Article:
How To Think
Most people could’t think their way out of a paper bag. Do you believe that I'm exaggerating? Then consider politics. No matter what your political opinions are, take a moment to think about the opinions of people with whom you don't agree. They're nuts, aren't they? Their thought processes are a jumbled mess. Their arguments are flimsy and easily demolished. Right?
Of course, they're saying the same thing about your opinions. That's the problem: we can't ALL be right and yet we can't all agree. Regardless of who's right and who's wrong, the fact is, there are an awful lot of seriously bad thinkers out there.
And it's not just politics. Think of all the people who drink and drive, who don't fasten their seatbelts, who stick their fingers under the lawnmower to see if the blade is turning (and then sue the lawnmower manufacturer (and win!)). Think of the people who open anonymous email attachments, who send money to Nigerian officials, who are afraid of flying but not driving. We can all come up with copious examples of idiotic human behavior. Worse, we can all recall our own idiotic mistakes. The human mind sure screws up badly sometimes, doesn't it?
This course is meant to help you think more clearly. It does not teach you how to be a genius; it teaches you how to avoid the mental mistakes that everybody makes dozens of times every day. Many of those mistakes are so common that we don't even notice them. Simply recognizing those mistakes and learning how to prevent them will boost the power and effectiveness of your thought processes.
I do not consider myself a genius or even a deep thinker. Instead, I realize that I have learned how to avoid the most common mental goofs that people are subject to. That's what has given me such a big advantage over many other people.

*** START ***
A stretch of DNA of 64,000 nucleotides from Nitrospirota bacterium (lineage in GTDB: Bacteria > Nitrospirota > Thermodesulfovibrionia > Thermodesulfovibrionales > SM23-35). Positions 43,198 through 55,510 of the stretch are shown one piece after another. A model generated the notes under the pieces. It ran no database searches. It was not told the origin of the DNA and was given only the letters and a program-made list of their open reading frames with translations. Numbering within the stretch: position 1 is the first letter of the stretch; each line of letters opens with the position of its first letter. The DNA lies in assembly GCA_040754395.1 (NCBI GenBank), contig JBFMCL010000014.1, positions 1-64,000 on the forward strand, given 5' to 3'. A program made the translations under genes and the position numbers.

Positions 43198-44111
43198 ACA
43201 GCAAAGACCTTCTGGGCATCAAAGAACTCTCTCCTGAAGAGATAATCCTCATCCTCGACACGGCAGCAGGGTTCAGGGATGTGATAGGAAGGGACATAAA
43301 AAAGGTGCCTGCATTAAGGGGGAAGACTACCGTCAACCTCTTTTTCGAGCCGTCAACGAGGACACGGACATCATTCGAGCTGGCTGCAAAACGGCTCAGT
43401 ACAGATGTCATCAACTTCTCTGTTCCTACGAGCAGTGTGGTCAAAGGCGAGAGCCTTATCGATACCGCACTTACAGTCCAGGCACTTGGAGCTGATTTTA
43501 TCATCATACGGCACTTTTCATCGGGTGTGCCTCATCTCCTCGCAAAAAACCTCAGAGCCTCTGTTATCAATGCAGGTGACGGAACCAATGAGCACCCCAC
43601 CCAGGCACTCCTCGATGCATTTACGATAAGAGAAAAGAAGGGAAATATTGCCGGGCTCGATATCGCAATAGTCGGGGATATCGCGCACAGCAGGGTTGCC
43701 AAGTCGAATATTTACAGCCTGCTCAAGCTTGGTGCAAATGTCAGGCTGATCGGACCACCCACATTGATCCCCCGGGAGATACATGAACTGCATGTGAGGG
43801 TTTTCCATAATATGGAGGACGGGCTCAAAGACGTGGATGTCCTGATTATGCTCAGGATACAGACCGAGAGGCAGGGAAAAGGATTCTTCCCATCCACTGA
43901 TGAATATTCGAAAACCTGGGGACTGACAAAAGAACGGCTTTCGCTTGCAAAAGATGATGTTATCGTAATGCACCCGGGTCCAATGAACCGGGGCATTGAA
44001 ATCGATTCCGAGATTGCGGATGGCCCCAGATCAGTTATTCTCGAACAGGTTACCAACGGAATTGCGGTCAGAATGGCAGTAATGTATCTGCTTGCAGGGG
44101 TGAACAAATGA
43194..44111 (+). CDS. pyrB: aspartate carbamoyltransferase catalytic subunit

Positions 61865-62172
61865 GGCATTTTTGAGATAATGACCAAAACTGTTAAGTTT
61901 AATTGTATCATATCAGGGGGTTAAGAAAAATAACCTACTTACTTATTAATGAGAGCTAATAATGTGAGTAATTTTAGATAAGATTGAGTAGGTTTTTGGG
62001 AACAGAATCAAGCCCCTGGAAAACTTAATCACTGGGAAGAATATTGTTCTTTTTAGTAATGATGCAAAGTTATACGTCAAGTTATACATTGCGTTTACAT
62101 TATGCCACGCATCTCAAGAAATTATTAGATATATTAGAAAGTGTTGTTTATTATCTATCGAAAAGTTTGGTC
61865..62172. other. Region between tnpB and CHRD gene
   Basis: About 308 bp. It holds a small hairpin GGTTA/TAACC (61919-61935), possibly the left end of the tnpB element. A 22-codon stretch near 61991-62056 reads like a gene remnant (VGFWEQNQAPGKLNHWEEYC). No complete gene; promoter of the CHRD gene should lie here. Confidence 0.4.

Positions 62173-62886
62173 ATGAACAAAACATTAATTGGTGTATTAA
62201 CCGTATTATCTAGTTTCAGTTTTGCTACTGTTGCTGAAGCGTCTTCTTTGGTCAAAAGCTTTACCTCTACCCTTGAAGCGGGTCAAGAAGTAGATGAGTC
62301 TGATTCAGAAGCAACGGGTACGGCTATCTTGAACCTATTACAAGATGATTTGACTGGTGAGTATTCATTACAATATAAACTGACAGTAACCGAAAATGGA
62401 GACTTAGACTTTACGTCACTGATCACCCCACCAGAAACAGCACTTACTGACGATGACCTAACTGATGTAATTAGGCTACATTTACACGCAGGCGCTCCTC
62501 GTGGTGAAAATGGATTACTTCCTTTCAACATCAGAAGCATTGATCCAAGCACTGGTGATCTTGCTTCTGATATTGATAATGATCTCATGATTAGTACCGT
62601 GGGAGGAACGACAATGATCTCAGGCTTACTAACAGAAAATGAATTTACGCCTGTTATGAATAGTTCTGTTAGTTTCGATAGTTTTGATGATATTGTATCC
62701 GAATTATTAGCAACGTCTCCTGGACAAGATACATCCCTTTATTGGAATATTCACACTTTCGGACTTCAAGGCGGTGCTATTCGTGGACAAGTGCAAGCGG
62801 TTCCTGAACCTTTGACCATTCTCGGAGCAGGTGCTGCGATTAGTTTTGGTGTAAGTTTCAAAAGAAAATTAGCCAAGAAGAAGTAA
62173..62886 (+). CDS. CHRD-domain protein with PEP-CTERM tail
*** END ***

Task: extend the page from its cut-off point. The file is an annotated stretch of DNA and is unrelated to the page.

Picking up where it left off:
The course is divided into five parts, each delivered on a different day:
1. The many ways in which the human mind screws up. An examination of the most obvious ways that we goof. The point of this piece is to convince you that your mind is like a computer with some defective parts: if you don't trust it and instead rely on a number of workarounds, you can avoid some of the worst problems.
2. How the mind really works, part I: Human evolution and mental modules. To understand the mind, you must first understand how it got that way. The nascent field of evolutionary psychology has produced many insights into how our brains work. By viewing your brain in these terms, you get a clearer view of its strengths and weaknesses.
3. How the mind really works, part II: A detailed examination of the interaction of mental modules inside the human minds. This will include gender specialization in hominids and how it has affected the thought processes of males and females, especially as regards spatial versus social reasoning.
4. Cognitive Integrity. Most people think of integrity as a matter of not telling falsehoods to other people. While this policy has social benefits, the true value of integrity is its role as an internal mental process. People lie to themselves all the time; if you can learn how to be truly honest with yourself, you'll be far ahead of most.
5. The operational definition of reality: thinking in terms of doing rather then being. Do you see a tree as a combination of bark, leaves, trunk, branches, and wood? If so, you're going about it all wrong. A tree is really a system for combining photosynthesis, water transport, construction of lignin, and many other process. If you think about a tree that way, you gain a deeper and more insightful perception of its reality.
This webinar will be delivered over the course of five weekday evenings in early August -- if and only if I garner at least five participants. I charge $400 for the entire course, but you can participate in individual sessions for $100. The format will consist of a one-hour presentation following my standard image-rich style, followed by an hour of free discussion with participants. Exact time and dates will be determined by the convenience of the participants. If you are interested in the possibility of participating, please email me at chrisc blah blah blah at blah blah blah storytron blah blah blah dot blah blah blah com. The cut-off date for participation is July 29th.